The Bad Times
They came with the darkness; the dinner’s babies,
by Dan Brown
the sticks and stones. They broke no bones, but
shattered windows, and the people within them too.
Electric eyes flash, all through the night. Still we miss them.
Still they wage their war of pointlessness.
Like masked marauders they creep, stalking the boundaries,
a safe distance from danger, yet a dangerous distance
from safety. Inside, figures hunch and cower under
all that offers the false sense of protection they crave.
Inside, they know there is no real protection.
The blows keep raining, terror reigns too.
Tears rain also, soaking the scene through.
Wide-eyed child clings to clammy hands, as
reassuring whispers shake with the windows.
Worried eyes never sleep, forever watching, forever
fearful of the shadowed enemy on the horizon. May
they never slip inside, to lurk in cupboards or beneath the bed.
But who are we to know if they’re not already here?
Cold, and soulless inside; already empty and dead.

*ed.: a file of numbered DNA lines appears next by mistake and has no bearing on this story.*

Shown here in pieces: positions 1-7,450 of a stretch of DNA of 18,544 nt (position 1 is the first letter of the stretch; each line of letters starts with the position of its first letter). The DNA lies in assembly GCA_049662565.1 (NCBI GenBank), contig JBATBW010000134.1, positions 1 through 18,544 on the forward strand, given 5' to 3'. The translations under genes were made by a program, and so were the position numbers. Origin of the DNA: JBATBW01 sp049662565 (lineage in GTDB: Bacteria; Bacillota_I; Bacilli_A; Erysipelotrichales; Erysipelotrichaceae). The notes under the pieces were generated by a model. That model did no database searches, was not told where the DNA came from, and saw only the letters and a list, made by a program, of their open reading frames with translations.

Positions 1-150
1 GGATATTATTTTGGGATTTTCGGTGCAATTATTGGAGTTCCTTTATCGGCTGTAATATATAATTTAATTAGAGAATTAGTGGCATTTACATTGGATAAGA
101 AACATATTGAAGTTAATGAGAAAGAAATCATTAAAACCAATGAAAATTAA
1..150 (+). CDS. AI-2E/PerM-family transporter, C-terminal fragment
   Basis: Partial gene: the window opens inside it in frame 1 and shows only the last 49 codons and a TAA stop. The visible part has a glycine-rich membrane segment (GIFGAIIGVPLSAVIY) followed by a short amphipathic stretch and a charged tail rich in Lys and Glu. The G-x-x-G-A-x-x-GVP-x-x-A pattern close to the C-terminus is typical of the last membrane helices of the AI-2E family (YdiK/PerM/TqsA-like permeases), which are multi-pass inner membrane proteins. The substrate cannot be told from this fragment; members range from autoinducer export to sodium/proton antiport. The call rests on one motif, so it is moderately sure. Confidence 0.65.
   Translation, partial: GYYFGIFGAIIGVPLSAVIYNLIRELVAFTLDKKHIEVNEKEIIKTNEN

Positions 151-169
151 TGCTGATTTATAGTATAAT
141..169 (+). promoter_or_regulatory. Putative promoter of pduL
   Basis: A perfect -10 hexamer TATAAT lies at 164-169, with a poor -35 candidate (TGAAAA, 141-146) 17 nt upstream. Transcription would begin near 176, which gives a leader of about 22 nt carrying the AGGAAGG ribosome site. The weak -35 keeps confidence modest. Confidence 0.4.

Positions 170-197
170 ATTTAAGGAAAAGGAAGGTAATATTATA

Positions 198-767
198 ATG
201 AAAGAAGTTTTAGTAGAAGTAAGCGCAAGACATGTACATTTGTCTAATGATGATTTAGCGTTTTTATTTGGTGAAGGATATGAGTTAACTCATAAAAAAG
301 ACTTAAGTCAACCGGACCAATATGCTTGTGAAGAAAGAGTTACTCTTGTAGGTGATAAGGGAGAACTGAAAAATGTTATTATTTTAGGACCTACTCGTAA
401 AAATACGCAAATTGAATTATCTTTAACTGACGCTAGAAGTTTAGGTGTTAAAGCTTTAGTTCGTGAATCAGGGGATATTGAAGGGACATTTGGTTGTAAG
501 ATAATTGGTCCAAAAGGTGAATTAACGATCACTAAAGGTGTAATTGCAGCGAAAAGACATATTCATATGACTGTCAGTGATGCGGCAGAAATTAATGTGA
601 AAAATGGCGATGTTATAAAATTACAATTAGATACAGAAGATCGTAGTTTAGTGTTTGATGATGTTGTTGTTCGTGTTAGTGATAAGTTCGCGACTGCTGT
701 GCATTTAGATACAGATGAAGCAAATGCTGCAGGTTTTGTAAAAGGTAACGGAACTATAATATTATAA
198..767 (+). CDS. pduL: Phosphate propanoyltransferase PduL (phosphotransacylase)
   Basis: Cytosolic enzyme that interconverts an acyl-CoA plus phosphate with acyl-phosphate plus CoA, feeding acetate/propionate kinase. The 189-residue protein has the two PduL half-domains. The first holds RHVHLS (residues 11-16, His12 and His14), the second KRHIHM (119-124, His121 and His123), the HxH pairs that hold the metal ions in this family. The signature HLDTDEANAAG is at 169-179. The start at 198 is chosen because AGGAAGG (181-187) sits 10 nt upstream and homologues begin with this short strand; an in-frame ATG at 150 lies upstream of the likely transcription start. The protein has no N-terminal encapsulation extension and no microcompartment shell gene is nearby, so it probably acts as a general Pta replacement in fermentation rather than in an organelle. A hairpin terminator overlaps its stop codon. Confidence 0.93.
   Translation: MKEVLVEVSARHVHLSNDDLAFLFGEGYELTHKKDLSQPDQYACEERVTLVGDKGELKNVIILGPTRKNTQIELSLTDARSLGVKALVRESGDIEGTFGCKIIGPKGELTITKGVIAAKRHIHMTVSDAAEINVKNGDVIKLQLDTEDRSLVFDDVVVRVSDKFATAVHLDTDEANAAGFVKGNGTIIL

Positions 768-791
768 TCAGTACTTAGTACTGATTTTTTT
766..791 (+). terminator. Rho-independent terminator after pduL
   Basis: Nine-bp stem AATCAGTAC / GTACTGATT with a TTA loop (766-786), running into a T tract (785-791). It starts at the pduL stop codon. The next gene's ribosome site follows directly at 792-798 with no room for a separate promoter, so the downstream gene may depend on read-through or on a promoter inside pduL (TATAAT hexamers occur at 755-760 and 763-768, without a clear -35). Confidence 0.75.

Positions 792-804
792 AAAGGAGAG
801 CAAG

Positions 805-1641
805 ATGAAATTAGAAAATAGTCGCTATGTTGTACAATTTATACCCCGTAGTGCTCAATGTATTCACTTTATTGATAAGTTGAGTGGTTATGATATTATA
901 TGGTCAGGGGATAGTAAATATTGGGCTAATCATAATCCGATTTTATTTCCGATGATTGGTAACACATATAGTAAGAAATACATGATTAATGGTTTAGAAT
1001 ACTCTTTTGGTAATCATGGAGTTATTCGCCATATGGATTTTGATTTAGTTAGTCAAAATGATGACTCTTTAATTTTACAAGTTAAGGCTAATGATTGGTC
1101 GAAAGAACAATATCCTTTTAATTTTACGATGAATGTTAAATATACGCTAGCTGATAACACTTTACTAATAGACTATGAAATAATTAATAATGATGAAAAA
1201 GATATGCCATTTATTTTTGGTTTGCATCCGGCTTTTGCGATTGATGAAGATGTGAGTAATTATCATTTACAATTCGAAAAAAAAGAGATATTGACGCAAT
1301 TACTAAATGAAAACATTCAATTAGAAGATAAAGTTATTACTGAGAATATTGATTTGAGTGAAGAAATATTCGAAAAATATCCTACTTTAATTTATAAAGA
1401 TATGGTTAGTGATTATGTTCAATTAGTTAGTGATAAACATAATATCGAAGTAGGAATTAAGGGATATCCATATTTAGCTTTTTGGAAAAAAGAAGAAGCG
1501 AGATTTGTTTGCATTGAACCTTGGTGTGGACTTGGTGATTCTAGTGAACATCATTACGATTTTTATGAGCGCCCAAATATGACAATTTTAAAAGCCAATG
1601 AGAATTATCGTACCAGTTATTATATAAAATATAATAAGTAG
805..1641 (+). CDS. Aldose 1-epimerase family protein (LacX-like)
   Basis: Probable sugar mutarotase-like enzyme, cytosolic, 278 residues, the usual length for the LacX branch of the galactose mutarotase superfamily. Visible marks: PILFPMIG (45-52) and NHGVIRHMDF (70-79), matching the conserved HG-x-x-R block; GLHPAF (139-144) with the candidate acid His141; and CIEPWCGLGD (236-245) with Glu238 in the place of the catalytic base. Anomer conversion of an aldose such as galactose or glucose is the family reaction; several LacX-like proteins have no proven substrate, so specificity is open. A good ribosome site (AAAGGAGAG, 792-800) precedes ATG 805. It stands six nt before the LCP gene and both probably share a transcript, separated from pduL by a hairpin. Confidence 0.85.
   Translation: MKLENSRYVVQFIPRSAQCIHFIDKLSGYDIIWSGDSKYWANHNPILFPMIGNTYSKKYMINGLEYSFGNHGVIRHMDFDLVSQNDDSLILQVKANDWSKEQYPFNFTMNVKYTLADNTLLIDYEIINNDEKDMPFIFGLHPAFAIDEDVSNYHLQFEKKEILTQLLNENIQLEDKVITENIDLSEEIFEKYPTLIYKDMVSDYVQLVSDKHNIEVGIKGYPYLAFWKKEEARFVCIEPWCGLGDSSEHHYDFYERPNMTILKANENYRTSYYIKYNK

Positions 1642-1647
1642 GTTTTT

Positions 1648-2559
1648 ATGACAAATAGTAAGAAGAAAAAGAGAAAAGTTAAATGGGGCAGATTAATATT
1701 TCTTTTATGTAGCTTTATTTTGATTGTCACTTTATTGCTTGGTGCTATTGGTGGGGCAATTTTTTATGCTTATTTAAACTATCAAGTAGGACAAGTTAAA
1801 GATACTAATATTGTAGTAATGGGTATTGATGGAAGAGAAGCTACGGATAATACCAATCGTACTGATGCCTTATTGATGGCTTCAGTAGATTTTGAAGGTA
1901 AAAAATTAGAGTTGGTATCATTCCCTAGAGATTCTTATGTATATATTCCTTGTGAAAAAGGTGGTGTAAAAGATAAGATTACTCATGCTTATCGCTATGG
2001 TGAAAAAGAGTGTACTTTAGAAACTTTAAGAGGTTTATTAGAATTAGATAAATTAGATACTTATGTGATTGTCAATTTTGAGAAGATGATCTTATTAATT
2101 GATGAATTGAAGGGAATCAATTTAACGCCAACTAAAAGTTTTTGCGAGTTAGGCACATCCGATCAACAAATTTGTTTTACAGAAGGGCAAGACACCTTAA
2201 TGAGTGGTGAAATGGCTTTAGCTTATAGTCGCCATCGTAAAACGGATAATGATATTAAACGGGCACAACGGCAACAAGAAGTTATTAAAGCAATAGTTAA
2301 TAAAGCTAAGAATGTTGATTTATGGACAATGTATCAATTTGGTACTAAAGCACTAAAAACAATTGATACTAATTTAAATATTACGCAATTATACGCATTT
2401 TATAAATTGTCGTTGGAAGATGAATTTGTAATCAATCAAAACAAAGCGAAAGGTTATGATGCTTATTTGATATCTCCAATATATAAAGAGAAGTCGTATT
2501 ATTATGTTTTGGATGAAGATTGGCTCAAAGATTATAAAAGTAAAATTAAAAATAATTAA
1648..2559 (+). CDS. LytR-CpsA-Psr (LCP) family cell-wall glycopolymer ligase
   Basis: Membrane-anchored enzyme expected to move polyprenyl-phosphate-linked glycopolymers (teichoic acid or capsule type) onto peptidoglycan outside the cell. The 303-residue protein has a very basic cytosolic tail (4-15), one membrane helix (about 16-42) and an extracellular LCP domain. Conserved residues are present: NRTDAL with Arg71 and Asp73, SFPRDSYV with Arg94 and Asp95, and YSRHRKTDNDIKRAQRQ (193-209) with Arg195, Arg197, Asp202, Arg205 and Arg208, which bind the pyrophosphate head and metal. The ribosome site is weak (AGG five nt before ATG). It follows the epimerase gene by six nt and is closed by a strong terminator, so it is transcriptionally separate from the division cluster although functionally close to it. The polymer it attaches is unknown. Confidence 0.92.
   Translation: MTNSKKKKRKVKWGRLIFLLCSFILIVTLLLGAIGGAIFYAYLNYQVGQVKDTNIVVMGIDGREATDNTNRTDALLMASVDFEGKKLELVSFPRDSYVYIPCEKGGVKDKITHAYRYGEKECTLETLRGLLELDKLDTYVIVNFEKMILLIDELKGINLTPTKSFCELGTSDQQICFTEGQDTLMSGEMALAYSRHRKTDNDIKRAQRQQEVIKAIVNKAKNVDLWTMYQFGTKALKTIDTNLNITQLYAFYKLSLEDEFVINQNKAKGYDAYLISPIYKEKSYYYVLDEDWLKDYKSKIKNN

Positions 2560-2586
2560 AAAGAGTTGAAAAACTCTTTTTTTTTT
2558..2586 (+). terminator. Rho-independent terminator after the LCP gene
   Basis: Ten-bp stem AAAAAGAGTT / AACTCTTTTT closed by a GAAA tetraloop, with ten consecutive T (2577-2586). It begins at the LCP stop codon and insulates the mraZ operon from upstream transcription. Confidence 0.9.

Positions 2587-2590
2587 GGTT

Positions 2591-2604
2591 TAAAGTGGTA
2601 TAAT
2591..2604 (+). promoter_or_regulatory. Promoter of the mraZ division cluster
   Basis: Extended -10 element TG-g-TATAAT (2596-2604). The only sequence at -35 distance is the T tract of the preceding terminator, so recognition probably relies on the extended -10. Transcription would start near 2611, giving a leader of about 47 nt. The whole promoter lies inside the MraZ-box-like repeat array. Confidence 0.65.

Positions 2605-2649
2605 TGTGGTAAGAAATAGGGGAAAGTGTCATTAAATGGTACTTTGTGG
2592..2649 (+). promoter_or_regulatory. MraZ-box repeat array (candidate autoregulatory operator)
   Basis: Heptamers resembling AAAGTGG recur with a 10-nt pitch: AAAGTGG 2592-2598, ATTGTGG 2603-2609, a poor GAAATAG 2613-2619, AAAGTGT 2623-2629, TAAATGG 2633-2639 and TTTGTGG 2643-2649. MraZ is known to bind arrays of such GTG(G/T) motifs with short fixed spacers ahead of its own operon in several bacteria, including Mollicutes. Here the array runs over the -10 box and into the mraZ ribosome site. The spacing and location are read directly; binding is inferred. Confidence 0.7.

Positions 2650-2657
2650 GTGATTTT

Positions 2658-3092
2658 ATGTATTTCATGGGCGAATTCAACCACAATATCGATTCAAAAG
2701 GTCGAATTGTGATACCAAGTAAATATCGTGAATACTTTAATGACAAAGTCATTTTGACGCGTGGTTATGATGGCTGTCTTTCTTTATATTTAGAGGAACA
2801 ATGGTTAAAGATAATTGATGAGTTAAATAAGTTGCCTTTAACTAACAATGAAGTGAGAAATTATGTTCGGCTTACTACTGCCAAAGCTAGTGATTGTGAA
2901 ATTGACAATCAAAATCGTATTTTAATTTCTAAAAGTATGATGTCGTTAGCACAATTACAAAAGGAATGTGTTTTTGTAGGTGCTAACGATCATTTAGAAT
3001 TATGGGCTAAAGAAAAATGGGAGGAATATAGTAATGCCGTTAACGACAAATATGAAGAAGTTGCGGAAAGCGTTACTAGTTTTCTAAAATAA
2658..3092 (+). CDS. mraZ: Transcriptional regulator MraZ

Watching, waiting. Full of misguided hating.
The cavalry arrives, in clouds of controversy,
their call slices its way through the thick atmosphere
of distress. The hooligans hiding disperse home, to
under their stones. Frightened into retreat like startled lobsters,
caught unawares by a fisherman scavenging the rocks.
Panic dies with the screech of tyres. Or was it the cry
of the owl who viewed this obscene scene, calling goodbye?
We will never know, for dawn rises and the rays shoo the
Blues from us. It lifts the fog of misery, and watches as it climbs.
Tears dry, wringed hands wave goodbye, as relieved eyes see the end of The Bad Times.